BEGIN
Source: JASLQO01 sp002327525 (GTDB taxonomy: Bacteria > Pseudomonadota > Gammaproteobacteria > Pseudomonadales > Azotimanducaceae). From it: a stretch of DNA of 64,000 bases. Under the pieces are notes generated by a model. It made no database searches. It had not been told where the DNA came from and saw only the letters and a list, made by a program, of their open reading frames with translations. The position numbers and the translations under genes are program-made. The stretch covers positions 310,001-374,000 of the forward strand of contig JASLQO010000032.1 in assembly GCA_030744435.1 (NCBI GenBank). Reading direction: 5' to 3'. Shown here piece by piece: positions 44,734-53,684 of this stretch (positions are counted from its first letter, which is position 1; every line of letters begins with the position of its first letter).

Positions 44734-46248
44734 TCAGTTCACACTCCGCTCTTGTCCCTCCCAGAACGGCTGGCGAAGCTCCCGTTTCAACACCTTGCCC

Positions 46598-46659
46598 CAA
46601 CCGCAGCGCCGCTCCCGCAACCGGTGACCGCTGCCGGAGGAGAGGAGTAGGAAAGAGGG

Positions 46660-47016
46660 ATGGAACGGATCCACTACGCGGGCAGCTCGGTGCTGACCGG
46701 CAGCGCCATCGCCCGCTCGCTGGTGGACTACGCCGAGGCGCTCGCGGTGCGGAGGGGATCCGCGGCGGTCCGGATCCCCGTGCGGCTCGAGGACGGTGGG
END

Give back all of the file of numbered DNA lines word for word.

Source: JASLQO01 sp002327525 (GTDB taxonomy: Bacteria > Pseudomonadota > Gammaproteobacteria > Pseudomonadales > Azotimanducaceae). From it: a stretch of DNA of 64,000 bases. Under the pieces are notes generated by a model. It made no database searches. It had not been told where the DNA came from and saw only the letters and a list, made by a program, of their open reading frames with translations. The position numbers and the translations under genes are program-made. The stretch covers positions 310,001-374,000 of the forward strand of contig JASLQO010000032.1 in assembly GCA_030744435.1 (NCBI GenBank). Reading direction: 5' to 3'. Shown here piece by piece: positions 44,734-53,684 of this stretch (positions are counted from its first letter, which is position 1; every line of letters begins with the position of its first letter).

Positions 44734-46248
44734 TCAGTTCACACTCCGCTCTTGTCCCTCCCAGAACGGCTGGCGAAGCTCCCGTTTCAACACCTTGCCC

Positions 46598-46659
46598 CAA
46601 CCGCAGCGCCGCTCCCGCAACCGGTGACCGCTGCCGGAGGAGAGGAGTAGGAAAGAGGG

Positions 46660-47016
46660 ATGGAACGGATCCACTACGCGGGCAGCTCGGTGCTGACCGG
46701 CAGCGCCATCGCCCGCTCGCTGGTGGACTACGCCGAGGCGCTCGCGGTGCGGAGGGGATCCGCGGCGGTCCGGATCCCCGTGCGGCTCGAGGACGGTGGG